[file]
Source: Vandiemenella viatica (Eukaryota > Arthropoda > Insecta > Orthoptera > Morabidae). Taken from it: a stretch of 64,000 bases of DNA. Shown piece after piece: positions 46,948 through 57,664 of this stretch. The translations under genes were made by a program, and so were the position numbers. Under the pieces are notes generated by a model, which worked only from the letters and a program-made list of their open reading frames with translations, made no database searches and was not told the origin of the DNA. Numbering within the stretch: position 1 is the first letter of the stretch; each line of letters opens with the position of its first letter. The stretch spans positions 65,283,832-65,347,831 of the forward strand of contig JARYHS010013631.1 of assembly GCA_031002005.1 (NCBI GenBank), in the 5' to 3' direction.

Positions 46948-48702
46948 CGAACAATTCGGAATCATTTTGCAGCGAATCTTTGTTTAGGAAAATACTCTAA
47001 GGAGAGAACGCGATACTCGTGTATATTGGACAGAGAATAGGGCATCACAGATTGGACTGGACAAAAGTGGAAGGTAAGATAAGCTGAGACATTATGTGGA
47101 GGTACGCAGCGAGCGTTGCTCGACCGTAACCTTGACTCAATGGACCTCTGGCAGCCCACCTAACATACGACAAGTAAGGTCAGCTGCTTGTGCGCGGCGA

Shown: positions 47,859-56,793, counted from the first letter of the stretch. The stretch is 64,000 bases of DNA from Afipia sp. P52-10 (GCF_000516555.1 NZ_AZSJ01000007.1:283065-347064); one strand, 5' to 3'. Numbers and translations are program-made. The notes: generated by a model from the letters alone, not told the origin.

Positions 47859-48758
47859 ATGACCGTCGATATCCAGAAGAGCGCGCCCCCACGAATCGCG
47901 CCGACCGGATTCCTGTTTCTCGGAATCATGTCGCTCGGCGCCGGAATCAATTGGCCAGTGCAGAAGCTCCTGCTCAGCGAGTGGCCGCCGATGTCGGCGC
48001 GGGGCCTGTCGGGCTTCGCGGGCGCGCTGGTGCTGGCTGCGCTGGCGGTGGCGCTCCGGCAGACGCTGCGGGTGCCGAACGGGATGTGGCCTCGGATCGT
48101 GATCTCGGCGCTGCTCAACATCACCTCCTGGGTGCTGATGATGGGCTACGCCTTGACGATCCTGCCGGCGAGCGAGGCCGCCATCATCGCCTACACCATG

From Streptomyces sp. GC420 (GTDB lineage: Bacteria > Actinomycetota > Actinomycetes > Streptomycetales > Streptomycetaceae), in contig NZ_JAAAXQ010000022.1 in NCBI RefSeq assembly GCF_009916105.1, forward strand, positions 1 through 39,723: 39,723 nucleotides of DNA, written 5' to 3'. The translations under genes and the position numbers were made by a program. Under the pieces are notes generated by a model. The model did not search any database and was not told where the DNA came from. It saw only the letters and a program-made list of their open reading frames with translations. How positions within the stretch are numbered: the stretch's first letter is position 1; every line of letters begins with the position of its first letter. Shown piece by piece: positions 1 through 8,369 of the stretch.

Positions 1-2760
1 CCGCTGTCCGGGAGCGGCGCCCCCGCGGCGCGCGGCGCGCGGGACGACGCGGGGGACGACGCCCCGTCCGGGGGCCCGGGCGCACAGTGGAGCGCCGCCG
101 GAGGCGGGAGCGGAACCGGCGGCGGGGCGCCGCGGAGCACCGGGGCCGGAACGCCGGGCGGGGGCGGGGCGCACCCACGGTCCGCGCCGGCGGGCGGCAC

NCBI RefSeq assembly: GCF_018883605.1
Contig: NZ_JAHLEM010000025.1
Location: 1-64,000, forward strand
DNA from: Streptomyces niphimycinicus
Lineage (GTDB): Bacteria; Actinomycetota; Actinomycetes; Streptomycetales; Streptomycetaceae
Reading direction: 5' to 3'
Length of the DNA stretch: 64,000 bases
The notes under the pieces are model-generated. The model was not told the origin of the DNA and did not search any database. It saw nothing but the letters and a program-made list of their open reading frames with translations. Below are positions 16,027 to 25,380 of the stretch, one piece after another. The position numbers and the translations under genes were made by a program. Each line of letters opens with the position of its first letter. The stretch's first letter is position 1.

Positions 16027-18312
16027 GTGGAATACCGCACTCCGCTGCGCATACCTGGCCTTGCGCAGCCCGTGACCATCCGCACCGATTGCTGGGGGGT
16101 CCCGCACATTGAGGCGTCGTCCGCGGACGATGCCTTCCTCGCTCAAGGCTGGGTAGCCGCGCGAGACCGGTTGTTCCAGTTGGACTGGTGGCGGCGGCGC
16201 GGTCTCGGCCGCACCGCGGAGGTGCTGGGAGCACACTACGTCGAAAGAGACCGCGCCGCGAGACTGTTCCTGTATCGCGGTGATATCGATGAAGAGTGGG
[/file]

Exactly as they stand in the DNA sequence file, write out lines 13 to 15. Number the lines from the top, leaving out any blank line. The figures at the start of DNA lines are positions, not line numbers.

Positions 1-2760
1 CCGCTGTCCGGGAGCGGCGCCCCCGCGGCGCGCGGCGCGCGGGACGACGCGGGGGACGACGCCCCGTCCGGGGGCCCGGGCGCACAGTGGAGCGCCGCCG
101 GAGGCGGGAGCGGAACCGGCGGCGGGGCGCCGCGGAGCACCGGGGCCGGAACGCCGGGCGGGGGCGGGGCGCACCCACGGTCCGCGCCGGCGGGCGGCAC